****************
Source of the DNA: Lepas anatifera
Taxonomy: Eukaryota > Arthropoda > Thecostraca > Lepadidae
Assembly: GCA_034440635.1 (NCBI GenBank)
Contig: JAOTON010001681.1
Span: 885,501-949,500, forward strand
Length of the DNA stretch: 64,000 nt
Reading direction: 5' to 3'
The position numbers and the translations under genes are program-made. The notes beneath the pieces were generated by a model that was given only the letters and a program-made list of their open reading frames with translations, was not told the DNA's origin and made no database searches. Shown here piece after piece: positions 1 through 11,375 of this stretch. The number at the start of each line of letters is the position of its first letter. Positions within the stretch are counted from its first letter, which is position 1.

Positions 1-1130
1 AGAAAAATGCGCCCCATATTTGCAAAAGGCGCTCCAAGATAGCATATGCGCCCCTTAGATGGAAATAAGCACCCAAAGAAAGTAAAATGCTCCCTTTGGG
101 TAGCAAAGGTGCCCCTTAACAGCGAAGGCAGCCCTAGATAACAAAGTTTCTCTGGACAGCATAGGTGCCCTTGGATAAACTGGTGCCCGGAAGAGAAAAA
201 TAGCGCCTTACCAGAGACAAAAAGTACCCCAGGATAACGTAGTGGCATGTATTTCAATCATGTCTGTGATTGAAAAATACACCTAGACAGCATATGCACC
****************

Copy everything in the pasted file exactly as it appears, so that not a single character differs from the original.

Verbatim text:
Source of the DNA: Lepas anatifera
Taxonomy: Eukaryota > Arthropoda > Thecostraca > Lepadidae
Assembly: GCA_034440635.1 (NCBI GenBank)
Contig: JAOTON010001681.1
Span: 885,501-949,500, forward strand
Length of the DNA stretch: 64,000 nt
Reading direction: 5' to 3'
The position numbers and the translations under genes are program-made. The notes beneath the pieces were generated by a model that was given only the letters and a program-made list of their open reading frames with translations, was not told the DNA's origin and made no database searches. Shown here piece after piece: positions 1 through 11,375 of this stretch. The number at the start of each line of letters is the position of its first letter. Positions within the stretch are counted from its first letter, which is position 1.

Positions 1-1130
1 AGAAAAATGCGCCCCATATTTGCAAAAGGCGCTCCAAGATAGCATATGCGCCCCTTAGATGGAAATAAGCACCCAAAGAAAGTAAAATGCTCCCTTTGGG
101 TAGCAAAGGTGCCCCTTAACAGCGAAGGCAGCCCTAGATAACAAAGTTTCTCTGGACAGCATAGGTGCCCTTGGATAAACTGGTGCCCGGAAGAGAAAAA
201 TAGCGCCTTACCAGAGACAAAAAGTACCCCAGGATAACGTAGTGGCATGTATTTCAATCATGTCTGTGATTGAAAAATACACCTAGACAGCATATGCACC